–> For shame, ACLU! For shame, NCSE!

    –> For double-shame, Ms Barbara Forrest!

    –> For double-dip double-shame, US and world Media!

    –> For triple-dip, triple-shame, educators and academics!

    For quintuple-dip, five- times- five- thousand- quintillion- times over shame, educated people as a class!

    For, it is plain that the design inference is so strong that it is compelling on the merits.

    So strong in fact that the only way to resist it in the secularism-distorted educational setting of the USA is to resort to patent absurdirties stemming from rejecting self-evident truth about ourselves and other intelligent agents!

    The above thread is proof enough of that.

    Maybe, Design of Life and other similar works can help us climb out of the hole we have dug ourselves into.

    That of course brings us to the look at the state of the Amazon “reviews” mess.

    A second reasonable review has happened in recent days, though marred by an unreasonable expectation of the book, that it should be in effect a new research compilation and the dismissal of cogent arguments. But read it, the second 3* review, here.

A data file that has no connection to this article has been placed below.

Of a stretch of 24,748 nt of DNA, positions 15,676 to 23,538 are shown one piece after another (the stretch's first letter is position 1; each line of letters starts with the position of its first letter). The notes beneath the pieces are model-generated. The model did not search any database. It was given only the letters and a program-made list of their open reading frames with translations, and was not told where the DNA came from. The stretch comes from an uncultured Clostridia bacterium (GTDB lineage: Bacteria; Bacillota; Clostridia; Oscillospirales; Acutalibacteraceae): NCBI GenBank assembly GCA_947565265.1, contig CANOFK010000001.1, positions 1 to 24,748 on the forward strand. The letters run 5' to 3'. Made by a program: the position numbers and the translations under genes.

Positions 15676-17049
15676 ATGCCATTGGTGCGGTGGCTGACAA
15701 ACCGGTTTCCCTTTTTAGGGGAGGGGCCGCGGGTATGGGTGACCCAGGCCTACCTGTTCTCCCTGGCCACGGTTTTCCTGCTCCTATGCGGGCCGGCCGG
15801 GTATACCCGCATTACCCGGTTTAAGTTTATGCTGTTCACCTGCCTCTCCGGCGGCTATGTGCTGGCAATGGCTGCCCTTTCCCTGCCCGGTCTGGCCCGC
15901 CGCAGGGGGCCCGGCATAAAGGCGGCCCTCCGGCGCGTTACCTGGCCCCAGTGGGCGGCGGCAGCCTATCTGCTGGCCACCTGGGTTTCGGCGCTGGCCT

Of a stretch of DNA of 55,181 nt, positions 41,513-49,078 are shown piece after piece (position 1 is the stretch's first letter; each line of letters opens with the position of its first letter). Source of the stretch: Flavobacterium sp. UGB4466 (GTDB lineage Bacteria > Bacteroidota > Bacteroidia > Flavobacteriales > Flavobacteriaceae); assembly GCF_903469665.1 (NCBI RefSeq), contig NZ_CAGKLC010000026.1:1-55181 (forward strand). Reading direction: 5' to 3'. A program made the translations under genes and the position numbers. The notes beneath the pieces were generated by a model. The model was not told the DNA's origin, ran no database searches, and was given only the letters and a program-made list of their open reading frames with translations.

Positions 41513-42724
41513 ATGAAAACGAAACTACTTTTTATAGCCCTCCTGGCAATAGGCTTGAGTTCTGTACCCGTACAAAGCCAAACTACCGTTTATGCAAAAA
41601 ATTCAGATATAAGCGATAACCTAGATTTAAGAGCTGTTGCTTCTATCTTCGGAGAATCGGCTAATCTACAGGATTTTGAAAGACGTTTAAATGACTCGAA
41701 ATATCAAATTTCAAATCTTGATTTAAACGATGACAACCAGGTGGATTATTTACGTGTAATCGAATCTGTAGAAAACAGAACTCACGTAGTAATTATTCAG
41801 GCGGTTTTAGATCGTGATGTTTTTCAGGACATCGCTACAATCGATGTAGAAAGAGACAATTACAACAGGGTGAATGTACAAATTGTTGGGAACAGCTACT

A flavour-giving excerpt of Mr Marshall’s effort:

    It’s actually a pretty good overview of the ID position, by and large. I was surprised to find it came in the form of a sort of textbook, with study questions at the end of each chapter — I was hoping for something more on the order of original research and arguments. Strangely, though, at times the authors explain very elementary terms, then later will use several technical terms in short order, without explaining them.

    The book is well-illustrated. The chapter on the origin of life sets the issues out particularly well. I’m wary, though, of the post hoc view of chemical evolution (230) — what’s the chance of lucky combinations of amino acids forming a certain protein, for example. The real question is, what structures would they form, and would those structures prove useful? But the authors make some good points about chemical barriers to biogenesis.